"I used to talk to my mother the way you talked to me today. And now I really regret it," I told her. "You're acting like you don't have to or want to tell me anything about your school life. But you do. I could have done something about the French teacher if you'd told me earlier."

"You've been too busy with my brother this year because it's been a really important year for him and I didn't want to bother you," she replied.

"But you're my child, too. I care about you, too," I said.

And then she opened up a bit about what's been going on with her, how her old friends talked about her behind her back and tried to get her new friends not to like her. How she hung in there though and now the new friends like her and not the old friends. I told her about what's going on with my mother and my concerns for her. I said I hadn't wanted to burden her with this information. I told her how much happier I am now that I no longer try to be part of the mothers' group.

During that walk, it was like the Golden Years again. The 12-year-old monster had been vanquished. Until it rears its ugly head again.

You know that feeling you had when you finally conquered potty training or any other milestone with your child? I had that last night. I'd done it right. I'd faced the temptation of making our relationship even more distant and fought it off.

12 comments:

laurie said...

oh, excellent! oh, good for you!

i remember those stroppy years. defiance almost always was a defense against some kind of hidden pain, or feelings of worthlessness, or fear of rejection.

your reactions were all perfect, even the exasperated ones. the walk and talk won't work every single time, but i bet it works more often than not.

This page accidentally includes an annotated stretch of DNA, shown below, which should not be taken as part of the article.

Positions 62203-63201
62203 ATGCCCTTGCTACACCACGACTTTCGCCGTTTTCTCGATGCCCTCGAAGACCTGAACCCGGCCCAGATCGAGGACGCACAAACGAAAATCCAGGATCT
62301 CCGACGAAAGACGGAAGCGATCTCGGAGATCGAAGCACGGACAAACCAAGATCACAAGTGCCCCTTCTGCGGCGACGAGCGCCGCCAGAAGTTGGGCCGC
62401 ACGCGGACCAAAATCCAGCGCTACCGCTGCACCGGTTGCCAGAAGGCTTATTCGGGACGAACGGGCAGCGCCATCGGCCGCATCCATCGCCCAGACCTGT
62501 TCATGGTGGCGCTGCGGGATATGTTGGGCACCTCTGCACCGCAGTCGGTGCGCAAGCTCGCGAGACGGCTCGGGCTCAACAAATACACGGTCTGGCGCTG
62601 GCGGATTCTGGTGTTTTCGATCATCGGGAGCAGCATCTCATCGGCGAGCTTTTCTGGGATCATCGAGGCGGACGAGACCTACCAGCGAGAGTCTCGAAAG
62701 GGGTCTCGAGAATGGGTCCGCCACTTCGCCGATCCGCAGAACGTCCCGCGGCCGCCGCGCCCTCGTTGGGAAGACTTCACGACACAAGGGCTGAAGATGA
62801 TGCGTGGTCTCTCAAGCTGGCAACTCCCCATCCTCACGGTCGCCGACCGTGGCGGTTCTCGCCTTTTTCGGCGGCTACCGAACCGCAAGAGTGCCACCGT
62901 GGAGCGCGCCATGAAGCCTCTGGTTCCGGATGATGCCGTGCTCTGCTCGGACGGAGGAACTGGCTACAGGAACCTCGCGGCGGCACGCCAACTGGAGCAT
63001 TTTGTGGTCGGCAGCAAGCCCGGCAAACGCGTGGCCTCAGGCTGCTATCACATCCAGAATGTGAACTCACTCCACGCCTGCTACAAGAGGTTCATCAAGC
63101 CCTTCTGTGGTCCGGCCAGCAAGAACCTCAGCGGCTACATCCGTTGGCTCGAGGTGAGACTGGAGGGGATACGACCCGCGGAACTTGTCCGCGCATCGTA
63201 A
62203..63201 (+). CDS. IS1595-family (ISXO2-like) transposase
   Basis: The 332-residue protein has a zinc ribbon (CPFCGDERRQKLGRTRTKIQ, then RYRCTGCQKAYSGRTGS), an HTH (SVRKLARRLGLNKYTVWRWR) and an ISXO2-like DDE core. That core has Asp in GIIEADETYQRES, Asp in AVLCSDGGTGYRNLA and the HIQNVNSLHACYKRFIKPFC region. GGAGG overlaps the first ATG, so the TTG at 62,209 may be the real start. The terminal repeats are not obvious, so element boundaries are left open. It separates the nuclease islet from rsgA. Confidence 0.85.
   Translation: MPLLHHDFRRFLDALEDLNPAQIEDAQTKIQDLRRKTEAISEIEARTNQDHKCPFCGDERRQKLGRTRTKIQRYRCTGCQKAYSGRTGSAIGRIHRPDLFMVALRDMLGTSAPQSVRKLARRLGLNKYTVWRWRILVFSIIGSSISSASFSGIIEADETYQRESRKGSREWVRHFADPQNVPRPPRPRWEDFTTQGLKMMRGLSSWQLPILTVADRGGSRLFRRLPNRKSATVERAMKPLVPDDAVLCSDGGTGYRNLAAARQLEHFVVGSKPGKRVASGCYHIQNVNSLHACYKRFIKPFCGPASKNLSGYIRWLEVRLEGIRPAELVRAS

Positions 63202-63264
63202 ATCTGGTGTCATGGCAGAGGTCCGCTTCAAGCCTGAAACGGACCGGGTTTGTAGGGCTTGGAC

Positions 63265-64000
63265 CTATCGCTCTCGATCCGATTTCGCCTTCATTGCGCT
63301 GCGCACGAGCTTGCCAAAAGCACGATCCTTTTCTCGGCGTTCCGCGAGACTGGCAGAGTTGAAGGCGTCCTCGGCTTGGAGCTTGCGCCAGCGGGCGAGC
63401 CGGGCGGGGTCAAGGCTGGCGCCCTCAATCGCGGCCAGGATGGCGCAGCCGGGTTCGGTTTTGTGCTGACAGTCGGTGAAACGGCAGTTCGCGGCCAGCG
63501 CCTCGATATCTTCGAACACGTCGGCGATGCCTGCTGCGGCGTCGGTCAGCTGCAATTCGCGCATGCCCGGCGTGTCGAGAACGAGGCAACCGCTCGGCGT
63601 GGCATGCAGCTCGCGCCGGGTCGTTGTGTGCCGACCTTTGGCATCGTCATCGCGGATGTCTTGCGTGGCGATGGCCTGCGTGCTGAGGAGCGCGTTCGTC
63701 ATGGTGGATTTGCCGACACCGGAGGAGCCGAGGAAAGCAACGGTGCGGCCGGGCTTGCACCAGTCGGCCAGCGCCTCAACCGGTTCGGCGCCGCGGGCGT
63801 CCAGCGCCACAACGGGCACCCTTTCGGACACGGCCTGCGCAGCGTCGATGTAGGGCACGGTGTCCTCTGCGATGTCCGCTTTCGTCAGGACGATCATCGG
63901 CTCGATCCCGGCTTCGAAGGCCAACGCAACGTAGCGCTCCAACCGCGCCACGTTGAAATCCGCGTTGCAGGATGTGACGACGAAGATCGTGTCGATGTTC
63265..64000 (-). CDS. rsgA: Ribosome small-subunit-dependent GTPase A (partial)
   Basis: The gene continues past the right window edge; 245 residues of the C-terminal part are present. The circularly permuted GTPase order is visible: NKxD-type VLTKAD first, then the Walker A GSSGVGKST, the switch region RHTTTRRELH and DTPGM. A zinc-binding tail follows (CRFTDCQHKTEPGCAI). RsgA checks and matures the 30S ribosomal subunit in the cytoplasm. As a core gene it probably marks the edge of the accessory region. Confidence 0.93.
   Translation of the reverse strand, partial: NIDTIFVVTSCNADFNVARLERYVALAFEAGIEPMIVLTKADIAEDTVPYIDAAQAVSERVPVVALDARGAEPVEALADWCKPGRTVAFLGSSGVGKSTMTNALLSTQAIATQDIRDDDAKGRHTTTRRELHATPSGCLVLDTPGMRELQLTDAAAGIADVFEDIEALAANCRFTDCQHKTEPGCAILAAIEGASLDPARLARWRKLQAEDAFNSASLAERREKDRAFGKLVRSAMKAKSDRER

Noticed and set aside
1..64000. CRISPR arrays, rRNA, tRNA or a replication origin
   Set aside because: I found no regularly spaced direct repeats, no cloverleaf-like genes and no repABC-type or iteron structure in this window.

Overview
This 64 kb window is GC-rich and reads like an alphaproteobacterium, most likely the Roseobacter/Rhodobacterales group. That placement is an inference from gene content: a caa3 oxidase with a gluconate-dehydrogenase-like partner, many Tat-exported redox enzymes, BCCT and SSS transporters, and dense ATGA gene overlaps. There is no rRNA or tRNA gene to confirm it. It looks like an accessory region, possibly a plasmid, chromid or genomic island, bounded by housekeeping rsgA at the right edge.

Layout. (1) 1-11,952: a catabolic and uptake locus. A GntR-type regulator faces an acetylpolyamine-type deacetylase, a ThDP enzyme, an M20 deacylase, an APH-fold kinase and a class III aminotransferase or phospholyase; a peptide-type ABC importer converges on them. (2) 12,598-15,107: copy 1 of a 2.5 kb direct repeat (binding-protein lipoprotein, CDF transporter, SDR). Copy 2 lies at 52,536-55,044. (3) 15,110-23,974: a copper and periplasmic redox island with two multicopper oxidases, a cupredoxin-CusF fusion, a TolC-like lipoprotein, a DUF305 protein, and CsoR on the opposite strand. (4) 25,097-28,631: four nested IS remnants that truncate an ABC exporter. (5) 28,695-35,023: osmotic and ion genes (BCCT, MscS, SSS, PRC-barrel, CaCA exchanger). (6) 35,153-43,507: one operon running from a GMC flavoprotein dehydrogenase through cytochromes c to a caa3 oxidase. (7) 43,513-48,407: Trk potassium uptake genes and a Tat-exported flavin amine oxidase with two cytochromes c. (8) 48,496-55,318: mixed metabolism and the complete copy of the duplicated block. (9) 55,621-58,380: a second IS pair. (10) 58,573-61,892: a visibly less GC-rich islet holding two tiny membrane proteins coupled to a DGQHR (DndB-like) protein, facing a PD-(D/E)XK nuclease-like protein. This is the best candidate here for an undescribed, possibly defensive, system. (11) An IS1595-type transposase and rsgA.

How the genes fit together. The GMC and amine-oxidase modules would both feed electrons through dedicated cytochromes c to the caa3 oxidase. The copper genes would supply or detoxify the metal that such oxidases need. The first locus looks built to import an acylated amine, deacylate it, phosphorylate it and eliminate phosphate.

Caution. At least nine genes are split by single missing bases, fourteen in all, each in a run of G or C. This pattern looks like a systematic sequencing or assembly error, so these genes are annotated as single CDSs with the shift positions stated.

J said...

Well done.

wakeupandsmellthecoffee said...

Laurie, thank you. I need to remember more often what the defiance truly is about.

J: thanks for visiting.

Crystal Jigsaw said...

I really enjoyed reading this. I know I have all this to come, Amy's only 7 but it's not going to be easy. She's so easily influenced. You seem to be doing a wonderful job. You daughter is extremely lucky to have a mum who cares as much you do.

Crystal xx

Pixie said...

You captured the stuff between anger and fear inside your girl wonderfully. So glad tou talked to each other about each other.

And that you know it will happen again and again and again.

As someone who believes I'm coming to the end of this phase with my 16 year old, I wouldn't swop it cause the good times rock!!!

lady macleod said...

Bravo! Bravo! Well done my friend!!! Oh well done indeed. That is so difficult. I remember and you feel as though you have missed the bus that had the instruction manual, but my opinion (not advice!) is that you did just the right thing, as you are aware. And having gone through it I can tell you since you BEGAN this way, it will continue - she will talk to you and oh my, isn't that the important thing.